August Pullman was born with a facial deformity that, up until now, has prevented him from going to a mainstream school. Starting 5th grade at Beecher Prep, he wants nothing more than to be treated as an ordinary kid—but his new classmates can’t get past Auggie’s extraordinary face.
WONDER, begins from Auggie’s point of view, but soon switches to include his classmates, his sister, her boyfriend, and others. These perspectives converge in a portrait of one community’s struggle with empathy, compassion, and acceptance.
The magic of Wonder continues in these beautifully written companion books.
This companion book features conversations between Mr. Browne and Auggie, Julian, Summer, Jack Will, and others, giving readers a special peek at their lives after Wonder ends. Mr. Browne's essays and correspondence are rounded out by a precept for each day of the year—drawn from popular songs to children’s books to inscriptions on Egyptian tombstones to fortune cookies. His selections celebrate the goodness of human beings, the strength of people’s hearts, and the power of people’s wills.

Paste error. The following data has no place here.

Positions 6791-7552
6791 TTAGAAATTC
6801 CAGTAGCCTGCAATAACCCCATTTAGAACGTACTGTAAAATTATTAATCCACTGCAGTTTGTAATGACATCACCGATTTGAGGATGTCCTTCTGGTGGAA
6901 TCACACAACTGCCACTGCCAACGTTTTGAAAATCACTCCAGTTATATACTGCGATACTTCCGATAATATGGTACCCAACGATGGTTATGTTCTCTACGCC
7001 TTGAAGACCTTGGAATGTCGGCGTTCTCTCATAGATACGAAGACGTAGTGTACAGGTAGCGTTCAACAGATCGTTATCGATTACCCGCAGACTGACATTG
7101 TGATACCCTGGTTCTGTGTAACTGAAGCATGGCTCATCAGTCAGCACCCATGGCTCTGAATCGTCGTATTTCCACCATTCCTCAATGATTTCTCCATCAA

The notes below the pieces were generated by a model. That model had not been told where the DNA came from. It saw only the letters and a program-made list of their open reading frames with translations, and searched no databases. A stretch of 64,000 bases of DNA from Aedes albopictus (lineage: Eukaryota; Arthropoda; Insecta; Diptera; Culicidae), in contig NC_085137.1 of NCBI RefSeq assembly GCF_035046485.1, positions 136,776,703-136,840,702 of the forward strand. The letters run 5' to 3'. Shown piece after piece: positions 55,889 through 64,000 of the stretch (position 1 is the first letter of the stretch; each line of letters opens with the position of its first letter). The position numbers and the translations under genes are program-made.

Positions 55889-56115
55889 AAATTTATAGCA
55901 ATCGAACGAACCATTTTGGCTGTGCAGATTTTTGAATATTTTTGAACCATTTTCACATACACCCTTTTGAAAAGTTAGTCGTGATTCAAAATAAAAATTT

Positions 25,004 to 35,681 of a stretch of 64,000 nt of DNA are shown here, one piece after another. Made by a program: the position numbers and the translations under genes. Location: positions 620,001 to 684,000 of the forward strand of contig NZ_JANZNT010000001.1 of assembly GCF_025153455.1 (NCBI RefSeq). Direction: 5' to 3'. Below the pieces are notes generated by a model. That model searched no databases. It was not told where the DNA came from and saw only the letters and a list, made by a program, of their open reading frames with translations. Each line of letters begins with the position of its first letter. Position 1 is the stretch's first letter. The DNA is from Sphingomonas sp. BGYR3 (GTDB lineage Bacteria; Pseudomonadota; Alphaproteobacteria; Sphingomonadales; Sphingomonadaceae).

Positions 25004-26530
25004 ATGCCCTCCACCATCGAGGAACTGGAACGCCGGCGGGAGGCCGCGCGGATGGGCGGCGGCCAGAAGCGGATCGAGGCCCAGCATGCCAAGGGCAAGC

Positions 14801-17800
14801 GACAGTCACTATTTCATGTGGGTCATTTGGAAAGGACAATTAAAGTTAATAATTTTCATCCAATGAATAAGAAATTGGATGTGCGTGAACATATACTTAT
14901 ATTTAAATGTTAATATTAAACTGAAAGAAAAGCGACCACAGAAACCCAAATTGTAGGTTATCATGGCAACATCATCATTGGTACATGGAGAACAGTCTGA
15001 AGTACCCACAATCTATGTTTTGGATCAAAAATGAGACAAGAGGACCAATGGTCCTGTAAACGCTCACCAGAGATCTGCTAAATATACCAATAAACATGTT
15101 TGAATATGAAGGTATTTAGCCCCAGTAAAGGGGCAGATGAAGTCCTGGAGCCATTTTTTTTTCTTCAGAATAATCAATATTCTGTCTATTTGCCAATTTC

There’s something for everyone here, with words of wisdom from such noteworthy people as Anne Frank, Martin Luther King Jr., Confucius, Goethe, Sappho—and over 100 readers of Wonder who sent R. J. Palacio their own precepts.
Now readers will have a chance to hear from the book's most controversial character—Julian.
From the very first day Auggie and Julian met in the pages of the Wonder, it was clear they were never going to be friends, with Julian treating Auggie like he had the plague. And while Wonder told Auggie's story through six different viewpoints, Julian's perspective was never shared. Readers could only guess what he was thinking. Until now. The Julian Chapter will finally reveal the bully's side of the story. Why is Julian so unkind to Auggie? And does he have a chance for redemption?
CHOOSE KIND! It'll give you goosebumps!
Halloween is just hours away. Do you need some last minute decorations? Try these easy upcycle crafts that are great for kids.
Gather up your old jars and some paints to make this colorful Halloween luminaries.
These cute egg carton spiders are great for toddlers and older kids to make. If you don't have pipe cleaners or wiggle eyes on hand, try using black paper strips for the legs and paste on your own paper eyes.